Description : A tour de force from acclaimed author Alan Gratz (Prisoner B-3087), this timely -- and timeless -- novel tells the powerful story of three different children seeking refuge.
Description : Alem is on holiday with his father for a few days in London. He has never been out of Ethiopia before and is very excited. They have a great few days togther until one morning when Alem wakes up in the bed and breakfast they are staying at to find the unthinkable. His father has left him. It is only when the owner of the bed and breakfast hands him a letter that Alem is given an explanation. Alem's father admits that because of the political problems in Ethiopia both he and Alem's mother felt Alem would be safer in London - even though it is breaking their hearts to do this. Alem is now on his own, in the hands of the social services and the Refugee Council. He lives from letter to letter, waiting to hear from his father, and in particular about his mother, who has now gone missing... A powerful, gripping new novel from the popular Benjamin Zephaniah
Description : This book offers a multidimensional comparative analysis of two large groups of the world's displaced populations : resettlers uprooted by development and refugees fleeing military conflicts or natural calamities. The authors explore common central issues: the condition of being "displaced," the risks of impoverishment and destitu-tion, the rights and entitlements of those uprooted, and, most important, the means of reconstruction of their livelihoods. (Adapté de l'Introduction).
Description : In January 2017, Donald Trump signed an executive order stopping entry to the United States from seven predominantly Muslim countries and dramatically cutting the number of refugees allowed to resettle in the United States each year. The American people spoke up, with protests, marches, donations, and lawsuits that quickly overturned the order. But the refugee caps remained. In The Displaced, Pulitzer Prize–winning writer Viet Thanh Nguyen, himself a refugee, brings together a host of prominent refugee writers to explore and illuminate the refugee experience. Featuring original essays by a collection of writers from around the world, The Displaced is an indictment of closing our doors, and a powerful look at what it means to be forced to leave home and find a place of refuge.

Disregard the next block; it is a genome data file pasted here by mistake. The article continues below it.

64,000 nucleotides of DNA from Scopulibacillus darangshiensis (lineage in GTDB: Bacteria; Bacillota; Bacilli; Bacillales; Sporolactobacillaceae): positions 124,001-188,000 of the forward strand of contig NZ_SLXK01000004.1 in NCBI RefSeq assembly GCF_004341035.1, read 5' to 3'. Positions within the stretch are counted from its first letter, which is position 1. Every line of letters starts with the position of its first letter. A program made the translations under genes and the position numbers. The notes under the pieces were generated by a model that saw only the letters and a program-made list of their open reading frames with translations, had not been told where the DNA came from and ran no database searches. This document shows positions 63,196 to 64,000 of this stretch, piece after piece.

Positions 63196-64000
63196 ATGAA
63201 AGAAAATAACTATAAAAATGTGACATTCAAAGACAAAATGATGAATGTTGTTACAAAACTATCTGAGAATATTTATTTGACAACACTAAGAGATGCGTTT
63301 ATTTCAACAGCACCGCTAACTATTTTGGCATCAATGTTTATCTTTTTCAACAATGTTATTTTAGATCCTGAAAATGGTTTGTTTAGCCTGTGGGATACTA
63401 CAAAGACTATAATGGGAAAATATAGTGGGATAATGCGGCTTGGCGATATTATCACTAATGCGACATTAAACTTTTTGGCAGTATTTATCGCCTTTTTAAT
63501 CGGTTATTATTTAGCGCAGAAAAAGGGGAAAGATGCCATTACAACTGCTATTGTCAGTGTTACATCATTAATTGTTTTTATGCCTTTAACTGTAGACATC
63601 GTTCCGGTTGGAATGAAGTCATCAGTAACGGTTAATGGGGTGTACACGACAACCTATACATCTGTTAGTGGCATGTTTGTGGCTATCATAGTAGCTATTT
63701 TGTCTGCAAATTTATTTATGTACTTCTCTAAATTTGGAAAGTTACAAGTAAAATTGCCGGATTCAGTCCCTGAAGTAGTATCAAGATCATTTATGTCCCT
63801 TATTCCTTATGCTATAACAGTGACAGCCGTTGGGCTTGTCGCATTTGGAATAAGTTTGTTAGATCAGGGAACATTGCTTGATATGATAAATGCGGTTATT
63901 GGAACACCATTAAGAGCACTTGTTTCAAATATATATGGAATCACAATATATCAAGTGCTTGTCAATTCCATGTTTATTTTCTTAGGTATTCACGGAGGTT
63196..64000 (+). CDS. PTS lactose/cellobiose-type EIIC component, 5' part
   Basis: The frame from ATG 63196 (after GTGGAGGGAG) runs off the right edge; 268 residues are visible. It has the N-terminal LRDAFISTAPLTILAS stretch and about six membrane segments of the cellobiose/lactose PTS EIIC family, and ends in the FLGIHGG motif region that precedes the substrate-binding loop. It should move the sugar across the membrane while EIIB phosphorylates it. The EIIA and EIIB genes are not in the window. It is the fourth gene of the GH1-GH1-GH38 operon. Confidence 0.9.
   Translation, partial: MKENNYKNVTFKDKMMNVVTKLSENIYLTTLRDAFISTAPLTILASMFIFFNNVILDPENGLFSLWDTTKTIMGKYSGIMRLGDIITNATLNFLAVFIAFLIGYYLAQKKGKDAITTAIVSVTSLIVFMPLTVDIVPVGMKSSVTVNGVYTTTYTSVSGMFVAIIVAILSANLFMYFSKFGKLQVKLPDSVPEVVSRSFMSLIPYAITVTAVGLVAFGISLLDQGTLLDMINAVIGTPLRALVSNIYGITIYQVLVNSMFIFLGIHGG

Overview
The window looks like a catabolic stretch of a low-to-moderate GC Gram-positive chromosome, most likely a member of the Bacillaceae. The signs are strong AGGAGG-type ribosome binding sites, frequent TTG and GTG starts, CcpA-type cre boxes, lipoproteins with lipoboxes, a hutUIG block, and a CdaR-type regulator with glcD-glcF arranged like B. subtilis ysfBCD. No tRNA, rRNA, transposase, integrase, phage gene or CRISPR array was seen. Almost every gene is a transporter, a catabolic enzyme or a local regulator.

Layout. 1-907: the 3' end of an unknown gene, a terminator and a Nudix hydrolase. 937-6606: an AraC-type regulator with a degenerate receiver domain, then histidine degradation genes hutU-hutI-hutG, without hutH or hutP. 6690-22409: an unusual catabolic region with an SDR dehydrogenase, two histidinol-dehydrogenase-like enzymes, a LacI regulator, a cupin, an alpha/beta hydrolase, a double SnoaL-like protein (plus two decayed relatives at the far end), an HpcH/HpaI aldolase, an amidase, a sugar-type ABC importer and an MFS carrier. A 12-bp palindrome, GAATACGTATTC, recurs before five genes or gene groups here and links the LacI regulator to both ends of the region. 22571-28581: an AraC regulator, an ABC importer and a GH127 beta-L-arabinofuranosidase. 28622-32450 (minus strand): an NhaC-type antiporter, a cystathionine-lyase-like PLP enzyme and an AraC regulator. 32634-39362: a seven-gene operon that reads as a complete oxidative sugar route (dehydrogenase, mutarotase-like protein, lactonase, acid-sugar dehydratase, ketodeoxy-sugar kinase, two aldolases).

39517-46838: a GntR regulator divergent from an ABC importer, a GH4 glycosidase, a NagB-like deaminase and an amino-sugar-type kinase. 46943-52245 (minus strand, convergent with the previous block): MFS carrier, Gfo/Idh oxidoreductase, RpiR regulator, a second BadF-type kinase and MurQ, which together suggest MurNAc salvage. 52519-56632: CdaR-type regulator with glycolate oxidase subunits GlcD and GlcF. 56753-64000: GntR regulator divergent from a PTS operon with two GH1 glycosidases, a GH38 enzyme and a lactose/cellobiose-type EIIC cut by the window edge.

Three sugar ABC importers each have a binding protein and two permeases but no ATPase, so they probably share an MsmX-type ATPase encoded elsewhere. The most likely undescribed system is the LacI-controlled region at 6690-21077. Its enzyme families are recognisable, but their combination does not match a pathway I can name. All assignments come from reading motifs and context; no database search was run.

Author by : National Academies of Sciences, Engineering, and Medicine
Languange : en
Publisher by : National Academies Press
Format Available : PDF, ePub, Mobi
Total Read : 51
Total Download : 168
File Size : 42,6 Mb
Description : The increasingly diverse ethnic composition of the United States population has created a profound and ongoing demographic shift, and public health and health care organizations face many challenges as they move to address and adapt to this change. To better understand how the public health and health care communities can meet the challenges of serving an increasingly diverse population, the Roundtable on Health Literacy conducted a public workshop on facilitating health communication with immigrant, refugee, and migrant populations through the use of health literate approaches. The goal of the workshop was to identify approaches that will enable organizations that serve these ethnically and culturally diverse populations in a manner that allows all members of these communities to obtain, process, and understand basic health information and the services needed to make appropriate health and personal decisions. This publication summarizes the presentations and discussions from the workshop.